In all of the many and ongoing battles that LGBTQI people have had to wage down the decades to get basic human equality, one phrase in particular has risen to the top, a rallying cry that rightly asserts the equivalency of queer love with its more widely-accepted heteronormative counterpart – “Love is love”.
So oft-repeated is it that it might have lost all meaning for many people, consigned to the realm of trite, well-meaning greeting card sentiment, but when you watch a beautifully honest and poignantly emotional film like Mayfly (Efímera), you powerfully realise all over again, the richness and truth of what is in effect a rallying cry.
In the world of Emilia (Danae Reynaud), it is less a rallying cry, however, and more a simply profound truth, with the Mexican high school senior, who has devoted her life to studying so she can gain admittance to a prestigious architectural school in Guadalajara, at ease with her sexuality, as are others around such as her loving widower dad Adrián (Hernán Mendoza).
She may be dedicated to getting one of only 10 spots at the school, her life a whirl of book borrowing from the library, tests and study sessions, but she still has a beating heart which becomes fully if quietly engaged at the funeral of classmate when she meets quiet but vivaciously committed to the idea of carpe diem and living in the now, Renata (Carla Adell).
In an atypical but charming meet-cute, Renata meets and comforts a distraught Emilia in the toilets at the funeral service, a simple question about she knew the mourned classmate morphing into burgers and what is in all but name a first date.
Rarely smiling, Emilia even reads her textbooks at the dinner table, something her father gently asks her not to do so he can actually spend some quality time with her, and yet suddenly, she is walking around with a goofy grin on her face, hardly daring to believe that her singular life of study and career preparation has now been changed forever.
The effect is a delight to watch as Emilia, in the throes of preparing for a rigorous entrance exam and an all-important interview, comes quietly and sweetly alive, her one-track life now enriched by movie nights with Renata and her older friend Carmén (Paloma Woolrich), walks and bike rides through the city in which she loves and tentative kissing that becomes so much more.
As couples go, Emilia and Renate as adorable as you can get, besotted with each other and bound by a real connection, birthed in the trauma of a funeral but able to stand the test of day-to-day life which for Emilia at least is unrecognisable from what it was before.
One of the things that makes their coming-of-age story such a pleasure to watch is that while they have their fair share of issues to navigate – Renata has a secret that is best left to the viewing to disclose but suffice to say, it’s a doozy – their relationship is strong enough to withstand pretty much anything that’s thrown at it.
It is also presented as just the same as any other relationship, which is refreshing.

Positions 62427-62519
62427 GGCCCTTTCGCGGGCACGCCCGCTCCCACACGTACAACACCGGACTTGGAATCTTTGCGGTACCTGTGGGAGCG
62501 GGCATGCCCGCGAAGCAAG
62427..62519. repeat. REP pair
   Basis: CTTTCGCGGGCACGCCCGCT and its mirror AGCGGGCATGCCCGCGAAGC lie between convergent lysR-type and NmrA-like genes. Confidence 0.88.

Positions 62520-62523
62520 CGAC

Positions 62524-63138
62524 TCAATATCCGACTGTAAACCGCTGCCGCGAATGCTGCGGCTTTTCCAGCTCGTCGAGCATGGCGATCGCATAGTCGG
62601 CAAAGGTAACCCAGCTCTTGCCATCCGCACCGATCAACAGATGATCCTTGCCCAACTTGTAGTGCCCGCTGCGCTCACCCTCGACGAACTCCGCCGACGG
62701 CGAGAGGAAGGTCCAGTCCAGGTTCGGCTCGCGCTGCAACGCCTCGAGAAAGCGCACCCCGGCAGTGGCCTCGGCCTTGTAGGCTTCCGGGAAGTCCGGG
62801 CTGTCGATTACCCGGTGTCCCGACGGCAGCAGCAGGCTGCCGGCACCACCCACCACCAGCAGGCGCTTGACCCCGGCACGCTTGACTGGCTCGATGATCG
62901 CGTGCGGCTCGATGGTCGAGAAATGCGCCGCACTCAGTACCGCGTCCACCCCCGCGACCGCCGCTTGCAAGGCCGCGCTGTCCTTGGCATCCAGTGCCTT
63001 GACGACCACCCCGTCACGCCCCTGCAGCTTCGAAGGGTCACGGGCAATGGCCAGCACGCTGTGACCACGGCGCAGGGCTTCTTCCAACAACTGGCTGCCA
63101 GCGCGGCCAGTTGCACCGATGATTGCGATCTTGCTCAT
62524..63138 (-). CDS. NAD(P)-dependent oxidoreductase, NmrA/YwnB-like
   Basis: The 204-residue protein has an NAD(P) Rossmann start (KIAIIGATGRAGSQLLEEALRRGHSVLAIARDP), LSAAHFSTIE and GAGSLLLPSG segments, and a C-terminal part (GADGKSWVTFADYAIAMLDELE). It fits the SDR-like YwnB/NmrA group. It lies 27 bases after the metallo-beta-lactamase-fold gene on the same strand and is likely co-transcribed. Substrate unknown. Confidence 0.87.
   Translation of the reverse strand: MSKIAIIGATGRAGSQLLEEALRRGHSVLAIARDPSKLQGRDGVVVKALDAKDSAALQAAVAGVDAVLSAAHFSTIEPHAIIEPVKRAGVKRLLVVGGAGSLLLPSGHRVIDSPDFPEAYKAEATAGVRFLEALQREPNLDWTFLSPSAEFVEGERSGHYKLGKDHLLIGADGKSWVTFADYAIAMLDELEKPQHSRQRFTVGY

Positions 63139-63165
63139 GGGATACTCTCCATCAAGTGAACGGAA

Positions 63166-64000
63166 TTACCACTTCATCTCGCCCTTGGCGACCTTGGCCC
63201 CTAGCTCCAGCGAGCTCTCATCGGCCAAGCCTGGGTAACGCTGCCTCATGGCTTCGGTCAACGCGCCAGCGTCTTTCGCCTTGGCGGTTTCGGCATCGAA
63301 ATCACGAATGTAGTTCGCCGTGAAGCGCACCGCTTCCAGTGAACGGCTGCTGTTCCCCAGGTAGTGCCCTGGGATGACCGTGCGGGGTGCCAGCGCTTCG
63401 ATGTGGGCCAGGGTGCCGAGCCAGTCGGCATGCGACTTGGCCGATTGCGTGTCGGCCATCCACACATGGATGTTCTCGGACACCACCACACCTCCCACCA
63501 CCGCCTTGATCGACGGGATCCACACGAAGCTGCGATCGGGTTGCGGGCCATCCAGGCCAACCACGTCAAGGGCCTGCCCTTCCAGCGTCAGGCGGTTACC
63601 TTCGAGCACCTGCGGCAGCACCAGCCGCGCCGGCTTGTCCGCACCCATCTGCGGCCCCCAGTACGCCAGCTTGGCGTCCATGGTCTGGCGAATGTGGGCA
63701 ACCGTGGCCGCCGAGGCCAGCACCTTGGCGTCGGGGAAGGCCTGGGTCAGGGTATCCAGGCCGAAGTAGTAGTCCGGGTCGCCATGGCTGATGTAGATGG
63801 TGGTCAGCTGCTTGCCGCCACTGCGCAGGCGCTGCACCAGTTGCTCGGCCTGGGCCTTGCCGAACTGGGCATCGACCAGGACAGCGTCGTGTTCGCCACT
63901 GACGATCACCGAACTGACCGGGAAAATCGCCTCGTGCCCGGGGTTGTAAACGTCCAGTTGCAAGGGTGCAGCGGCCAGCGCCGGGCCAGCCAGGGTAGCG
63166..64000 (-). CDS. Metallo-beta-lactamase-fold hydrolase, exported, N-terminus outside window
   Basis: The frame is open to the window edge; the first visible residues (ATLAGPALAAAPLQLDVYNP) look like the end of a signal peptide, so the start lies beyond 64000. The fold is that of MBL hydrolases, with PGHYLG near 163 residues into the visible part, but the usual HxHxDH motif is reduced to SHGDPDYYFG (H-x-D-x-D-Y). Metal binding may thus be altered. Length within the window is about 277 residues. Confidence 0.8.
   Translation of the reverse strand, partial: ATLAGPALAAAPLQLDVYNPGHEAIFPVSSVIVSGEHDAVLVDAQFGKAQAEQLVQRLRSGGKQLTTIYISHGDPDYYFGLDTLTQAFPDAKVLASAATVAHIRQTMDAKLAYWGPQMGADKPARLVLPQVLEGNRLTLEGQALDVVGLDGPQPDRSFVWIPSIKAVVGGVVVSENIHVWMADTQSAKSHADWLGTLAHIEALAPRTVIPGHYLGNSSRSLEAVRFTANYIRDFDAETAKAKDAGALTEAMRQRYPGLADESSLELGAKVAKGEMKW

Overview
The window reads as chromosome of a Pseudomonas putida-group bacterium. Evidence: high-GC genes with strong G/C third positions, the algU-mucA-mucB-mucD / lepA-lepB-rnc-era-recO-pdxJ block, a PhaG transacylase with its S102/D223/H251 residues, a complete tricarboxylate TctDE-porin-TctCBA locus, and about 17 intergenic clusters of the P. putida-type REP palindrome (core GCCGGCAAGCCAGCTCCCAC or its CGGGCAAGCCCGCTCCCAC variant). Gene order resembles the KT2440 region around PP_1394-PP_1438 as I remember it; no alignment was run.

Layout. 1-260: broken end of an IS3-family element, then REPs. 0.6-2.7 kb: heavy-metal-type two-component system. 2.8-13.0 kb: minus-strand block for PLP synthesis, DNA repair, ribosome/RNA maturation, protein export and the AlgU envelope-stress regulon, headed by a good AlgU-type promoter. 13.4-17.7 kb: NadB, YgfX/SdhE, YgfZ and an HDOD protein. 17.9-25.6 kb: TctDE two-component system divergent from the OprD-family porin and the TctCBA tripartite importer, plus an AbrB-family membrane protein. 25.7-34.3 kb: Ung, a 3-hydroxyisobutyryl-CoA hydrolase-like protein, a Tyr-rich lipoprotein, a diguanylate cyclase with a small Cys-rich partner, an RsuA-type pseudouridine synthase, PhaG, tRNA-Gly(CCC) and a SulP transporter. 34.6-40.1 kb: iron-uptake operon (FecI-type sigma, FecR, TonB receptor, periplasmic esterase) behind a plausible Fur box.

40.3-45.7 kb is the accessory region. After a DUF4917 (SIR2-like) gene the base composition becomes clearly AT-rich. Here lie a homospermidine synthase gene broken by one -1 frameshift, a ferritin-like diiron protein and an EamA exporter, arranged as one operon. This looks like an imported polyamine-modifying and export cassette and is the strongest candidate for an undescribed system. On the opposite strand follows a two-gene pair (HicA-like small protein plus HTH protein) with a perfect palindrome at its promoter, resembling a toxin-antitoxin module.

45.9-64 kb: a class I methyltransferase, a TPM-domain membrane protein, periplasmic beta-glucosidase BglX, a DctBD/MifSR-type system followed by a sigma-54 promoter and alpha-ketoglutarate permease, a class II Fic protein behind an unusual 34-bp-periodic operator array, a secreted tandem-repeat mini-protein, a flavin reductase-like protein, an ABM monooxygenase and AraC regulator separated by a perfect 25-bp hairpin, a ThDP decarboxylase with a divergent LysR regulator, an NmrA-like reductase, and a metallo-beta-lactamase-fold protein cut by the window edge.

Even queer films can tend to shout from the rooftops about how special and yet the same as straight ones, gay relationships are, and that’s understandable given how hard many LGBTQI people have to fight for acceptance, but in Mayfly (Efímera), it’s just another relationship, remarkable only because of how devoted Emilia and Renata are to each other.
In a world blessedly free of any kind of homophobia, they hold hands at funerals, kiss in parks, share burgers in restaurants, fully accepted by friend and family alike; perhaps that is a little unrealistic but when, as a gay person, your reality is people constantly questioning your sexuality, having a little acceptance fantasy, especially when it’s so beautifully and touchingly realised, is a quiet piece of joy.
Another remarkable element of this transcendentally gorgeous film, which feels like love, happiness and giddy delight wrapped into a meaningfully warmhearted package of queer loveliness – if you don’t feel like the world is a better place after watching this film, even with its thin thread of dark but rewarding moments, then you might want to check your heart for the presence of concrete – is a magically real one with Emilia able to perceive, via a glow around the person, who is close to death.
She only discovers what that glow means when she is with Renata after glimpsing an unnerving number of people aglow in a way she had only previously witnessed her mother displaying right before she died when Emilia was a little girl.
It’s heartwrenching watching her come to the realisation of what this all means, a The Sixth Sense-lite ability that actually comes her relationship with Renata in some surprising and deeply loving ways, which set Mayfly (Efímera) apart from your usual run-of-the-mill queer coming of age films, the magically real aspect folded perfectly into the wider, far more ordinary world that Emilia and Renata inhabit.
At every stage of the film, we are rewarded with two quite different people coming to appreciate what is good about each other and why it matters in some very real and tangible ways why they need to work on that understanding which is going to be pivotal to where they go next together.
Mayfly (Efímera) is one of those films you don’t forget quickly, if at all; rich with sublimely deep characteristion, an appreciation for the preciousness of young love, and especially queer young love, and a world in which that love is free to be expressed, some existential bumps in the road notwithstanding, Luis Mariano García’s film (he wrote and directed it) is a good and precious thing, a reminder while life can be far from perfectly, it can also upliftingly wonderful, and that we should grab those moments when they come along and live only in the present for as long as we can.